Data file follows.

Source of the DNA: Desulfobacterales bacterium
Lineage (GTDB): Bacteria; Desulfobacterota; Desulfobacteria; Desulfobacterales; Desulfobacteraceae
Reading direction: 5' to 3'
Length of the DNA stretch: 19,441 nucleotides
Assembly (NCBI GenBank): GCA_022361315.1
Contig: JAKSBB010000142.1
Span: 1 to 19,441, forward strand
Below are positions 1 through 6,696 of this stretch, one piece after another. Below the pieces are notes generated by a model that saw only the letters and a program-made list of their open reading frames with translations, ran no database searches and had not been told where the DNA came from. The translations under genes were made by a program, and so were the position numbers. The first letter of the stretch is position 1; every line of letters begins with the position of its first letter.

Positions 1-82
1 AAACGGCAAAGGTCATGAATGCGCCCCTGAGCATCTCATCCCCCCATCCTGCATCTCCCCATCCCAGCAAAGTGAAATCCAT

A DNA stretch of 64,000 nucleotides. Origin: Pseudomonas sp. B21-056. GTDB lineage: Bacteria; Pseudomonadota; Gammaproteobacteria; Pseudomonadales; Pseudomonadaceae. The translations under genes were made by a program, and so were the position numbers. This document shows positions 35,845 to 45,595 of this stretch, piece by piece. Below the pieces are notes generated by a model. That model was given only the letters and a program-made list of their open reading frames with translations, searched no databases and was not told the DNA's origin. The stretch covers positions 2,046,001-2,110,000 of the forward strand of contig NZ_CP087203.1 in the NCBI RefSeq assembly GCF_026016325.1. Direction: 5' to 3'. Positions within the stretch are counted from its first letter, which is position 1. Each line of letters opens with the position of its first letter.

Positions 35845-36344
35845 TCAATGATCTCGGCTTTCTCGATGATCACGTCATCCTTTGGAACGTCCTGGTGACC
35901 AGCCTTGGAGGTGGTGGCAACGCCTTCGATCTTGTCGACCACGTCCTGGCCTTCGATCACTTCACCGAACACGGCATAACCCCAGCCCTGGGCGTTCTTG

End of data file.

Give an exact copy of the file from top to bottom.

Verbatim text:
Source of the DNA: Desulfobacterales bacterium
Lineage (GTDB): Bacteria; Desulfobacterota; Desulfobacteria; Desulfobacterales; Desulfobacteraceae
Reading direction: 5' to 3'
Length of the DNA stretch: 19,441 nucleotides
Assembly (NCBI GenBank): GCA_022361315.1
Contig: JAKSBB010000142.1
Span: 1 to 19,441, forward strand
Below are positions 1 through 6,696 of this stretch, one piece after another. Below the pieces are notes generated by a model that saw only the letters and a program-made list of their open reading frames with translations, ran no database searches and had not been told where the DNA came from. The translations under genes were made by a program, and so were the position numbers. The first letter of the stretch is position 1; every line of letters begins with the position of its first letter.

Positions 1-82
1 AAACGGCAAAGGTCATGAATGCGCCCCTGAGCATCTCATCCCCCCATCCTGCATCTCCCCATCCCAGCAAAGTGAAATCCAT

A DNA stretch of 64,000 nucleotides. Origin: Pseudomonas sp. B21-056. GTDB lineage: Bacteria; Pseudomonadota; Gammaproteobacteria; Pseudomonadales; Pseudomonadaceae. The translations under genes were made by a program, and so were the position numbers. This document shows positions 35,845 to 45,595 of this stretch, piece by piece. Below the pieces are notes generated by a model. That model was given only the letters and a program-made list of their open reading frames with translations, searched no databases and was not told the DNA's origin. The stretch covers positions 2,046,001-2,110,000 of the forward strand of contig NZ_CP087203.1 in the NCBI RefSeq assembly GCF_026016325.1. Direction: 5' to 3'. Positions within the stretch are counted from its first letter, which is position 1. Each line of letters opens with the position of its first letter.

Positions 35845-36344
35845 TCAATGATCTCGGCTTTCTCGATGATCACGTCATCCTTTGGAACGTCCTGGTGACC
35901 AGCCTTGGAGGTGGTGGCAACGCCTTCGATCTTGTCGACCACGTCCTGGCCTTCGATCACTTCACCGAACACGGCATAACCCCAGCCCTGGGCGTTCTTG